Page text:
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Boniface Jimoh Oni, Nigeria’s First FIFA–Graded Referee

(Complete Football, October ’91, page 22)

FIRST achievers are never forgotten in history. Chief Boniface Jimoh Oni (a.k.a ‘Bee Jay Ooh) can never be forgotten in the history of Nigerian football.

And the reason is simple: this was a man with the enviable record as the First FIFA-Graded Nigerian referee; the man who directed proceedings during Nigeria’s historic pre-independence friendly game against former colonial lords England in 1958; the man who was so versatile that, though football was his major constituency, his impact was felt in all sports during his time. His moniker: Bee Jay Ooh!


Born on the 24th of December 1910, BJO. attended C.M.S. Primary School, Okigwe and Government Secondary School, Agbor before he moved to Lagos in 1934 in search of the proverbial golden fleece. He became a labourer with the L. AMBROSINILTO and a part-time footballer.


Being a multi-talented athlete, BJO was also involved in table -tennis. He was the team manager of the Nigerian side that captured the HATHRAMANI CUP in the Table Tennis Challenge series in 1948. They beat Ghana by 13 points to 8 in Accra.


But it was in soccer that the enigmatic personality of BJO blossomed to the world level. After a successful playing career with AFRICS Football Club (1938), and Habour Department F.C (1939), he joined the Lagos Referees Association as a trainee linesman and referee in 1940.

At that time, The Referees Association in Nigeria had very few indigenous members: Dr. Nnamdi Azikiwe, Bombadier Dawodu and Mr. Pabs Garnow. BJO was the fourth.

And he made his mark, earning the nickname ‘Hirelings’ (ABA-OBA-KU) alongside the other referees because all they did was in the interest of the sport. They were not paid any fees or allowances for their ‘black uniform’ services. But another nickname was soon to become BJO’s exclusively.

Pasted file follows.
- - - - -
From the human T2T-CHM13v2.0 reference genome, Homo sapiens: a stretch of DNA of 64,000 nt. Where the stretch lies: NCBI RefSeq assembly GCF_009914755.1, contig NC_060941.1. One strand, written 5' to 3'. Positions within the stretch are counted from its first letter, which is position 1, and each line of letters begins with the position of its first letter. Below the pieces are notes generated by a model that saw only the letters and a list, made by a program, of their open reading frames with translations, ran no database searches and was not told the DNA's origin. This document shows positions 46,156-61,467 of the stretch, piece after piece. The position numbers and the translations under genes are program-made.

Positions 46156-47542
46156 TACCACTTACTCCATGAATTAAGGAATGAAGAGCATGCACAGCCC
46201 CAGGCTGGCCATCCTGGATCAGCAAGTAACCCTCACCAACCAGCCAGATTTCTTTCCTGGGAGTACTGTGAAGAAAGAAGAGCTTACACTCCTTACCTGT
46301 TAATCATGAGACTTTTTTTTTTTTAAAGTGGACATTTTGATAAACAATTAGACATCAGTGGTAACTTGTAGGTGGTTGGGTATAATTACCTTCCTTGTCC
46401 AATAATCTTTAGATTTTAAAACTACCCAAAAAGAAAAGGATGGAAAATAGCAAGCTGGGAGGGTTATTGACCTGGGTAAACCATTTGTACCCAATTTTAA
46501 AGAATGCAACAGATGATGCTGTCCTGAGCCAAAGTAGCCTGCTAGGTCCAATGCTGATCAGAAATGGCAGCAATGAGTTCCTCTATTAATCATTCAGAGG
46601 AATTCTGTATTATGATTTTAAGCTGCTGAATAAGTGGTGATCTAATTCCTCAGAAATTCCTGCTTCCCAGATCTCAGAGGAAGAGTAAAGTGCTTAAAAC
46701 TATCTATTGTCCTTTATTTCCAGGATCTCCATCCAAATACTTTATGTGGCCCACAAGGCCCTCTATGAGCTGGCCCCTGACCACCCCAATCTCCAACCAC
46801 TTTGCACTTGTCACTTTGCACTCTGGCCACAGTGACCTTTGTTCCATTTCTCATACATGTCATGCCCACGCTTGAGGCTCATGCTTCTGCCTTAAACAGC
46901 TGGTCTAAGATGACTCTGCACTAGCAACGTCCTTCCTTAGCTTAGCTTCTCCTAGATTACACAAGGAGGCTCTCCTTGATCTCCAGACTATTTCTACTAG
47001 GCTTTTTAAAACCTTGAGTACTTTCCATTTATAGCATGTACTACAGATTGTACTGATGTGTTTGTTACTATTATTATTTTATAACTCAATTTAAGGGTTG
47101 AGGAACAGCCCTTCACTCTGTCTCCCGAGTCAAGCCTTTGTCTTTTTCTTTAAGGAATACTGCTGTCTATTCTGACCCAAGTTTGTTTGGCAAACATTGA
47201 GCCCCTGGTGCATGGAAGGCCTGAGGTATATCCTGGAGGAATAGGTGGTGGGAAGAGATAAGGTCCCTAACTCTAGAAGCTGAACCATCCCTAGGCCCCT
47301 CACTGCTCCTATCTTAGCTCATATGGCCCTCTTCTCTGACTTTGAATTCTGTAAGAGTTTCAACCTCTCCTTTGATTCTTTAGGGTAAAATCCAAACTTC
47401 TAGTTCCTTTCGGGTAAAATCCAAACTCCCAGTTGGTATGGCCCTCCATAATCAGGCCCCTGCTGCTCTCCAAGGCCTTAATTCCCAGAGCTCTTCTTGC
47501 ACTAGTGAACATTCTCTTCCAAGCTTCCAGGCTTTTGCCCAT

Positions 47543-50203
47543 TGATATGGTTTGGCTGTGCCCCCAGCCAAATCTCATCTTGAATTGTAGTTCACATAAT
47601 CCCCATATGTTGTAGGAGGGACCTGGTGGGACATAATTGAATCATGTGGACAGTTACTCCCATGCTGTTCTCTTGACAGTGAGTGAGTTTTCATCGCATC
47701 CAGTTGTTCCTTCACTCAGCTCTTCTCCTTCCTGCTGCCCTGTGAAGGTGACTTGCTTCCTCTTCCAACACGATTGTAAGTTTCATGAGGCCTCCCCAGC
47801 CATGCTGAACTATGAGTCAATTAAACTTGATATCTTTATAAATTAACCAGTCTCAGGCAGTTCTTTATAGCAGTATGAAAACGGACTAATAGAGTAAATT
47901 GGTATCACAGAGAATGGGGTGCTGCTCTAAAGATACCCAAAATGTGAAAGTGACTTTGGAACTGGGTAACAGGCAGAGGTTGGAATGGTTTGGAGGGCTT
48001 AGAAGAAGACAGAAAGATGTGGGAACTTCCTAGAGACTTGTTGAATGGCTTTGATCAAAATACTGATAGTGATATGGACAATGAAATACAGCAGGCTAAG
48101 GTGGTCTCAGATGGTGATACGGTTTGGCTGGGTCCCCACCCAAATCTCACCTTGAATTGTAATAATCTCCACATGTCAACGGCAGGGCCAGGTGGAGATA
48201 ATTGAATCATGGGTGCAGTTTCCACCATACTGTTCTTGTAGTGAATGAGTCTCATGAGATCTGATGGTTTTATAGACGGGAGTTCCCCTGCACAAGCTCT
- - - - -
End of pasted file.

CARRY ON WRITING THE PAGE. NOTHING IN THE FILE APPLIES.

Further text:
As a lover of music, a vocalist, and a fine guitarist, BJO joined the Empire Rhythm Band and later the Nigerian Police Band in 1946 where he sang the song “IKENIKE”. The title of the song became synonymous with him even till his death. Fans all over the country who saw him handling proceedings from the centre of the pitch never failed to cheer their favourite referee on. “IKENIKEEEE,” they would chant.

In 1954, BJO became the first Nigerian to be issued with a Class ‘A’ Graded One Referee Certificate. His name was thus forwarded to FIFA and the London Referees Associations to be placed on their lists of Grade I referees.


By this nomination, Chief Oni was chosen as the referee of Nigeria’s first international match against England in 1958. And though Nigeria lost by 1-5, the fairness exhibited by BJO was so pervading that there were no complaints about the officiating even from Nigerians.


The manager of the English team, too, was so impressed that on his return to England, he made and sent a trophy to the N.F.A. with the inscription “B.J. Oni England versus Nigeria 1958”. The then N.F.A chairman, Mr Anthony Pius presented the trophy to the worthy Ambassador befittingly during another international match again involving England, but this time, against the Eastern Nigerian team, whom they beat 1-0.


Because of his exemplary and distinguished performance in the whistle trade, BJO became a permanent stand-by referee for any disputed FA Challenge Cup match. His track record took him to several parts of the country between 1954 and 1970 and his verdicts were never controversial.

Outside the field, BJO held the post of the chairman, Nigerian Referees Association from 1959 to 1965 and also became a member of the Lagos Amateur Football Association (LAFA) in 1966. His motto as a referee was consistent: “You can’t beat the laws of the game and may the better side win.” This he often shouted back at a cheering crowd and he lived up to the motto by being fair on all accounts. He retired from active refereeing in October 1972,

Because of his sporting activities, coupled with social contributions to the country, his hometown, Agbor, honoured him with the chieftaincy title of “EKA OBI” in 1972.


BJO would also be remembered for courageous acts beyond football. In August of 1938 for instance, he and a couple of friends risked their lives to save the lives of residents of the Girls Hostel of Queens College, Lagos during a fire incident

This was the man; this was the patriot that Nigeria lost on the 27th of July, 1991 to the cold hands of death; a self sacrificing man whose era ushered in firsts for Nigeria and pride for the nation.



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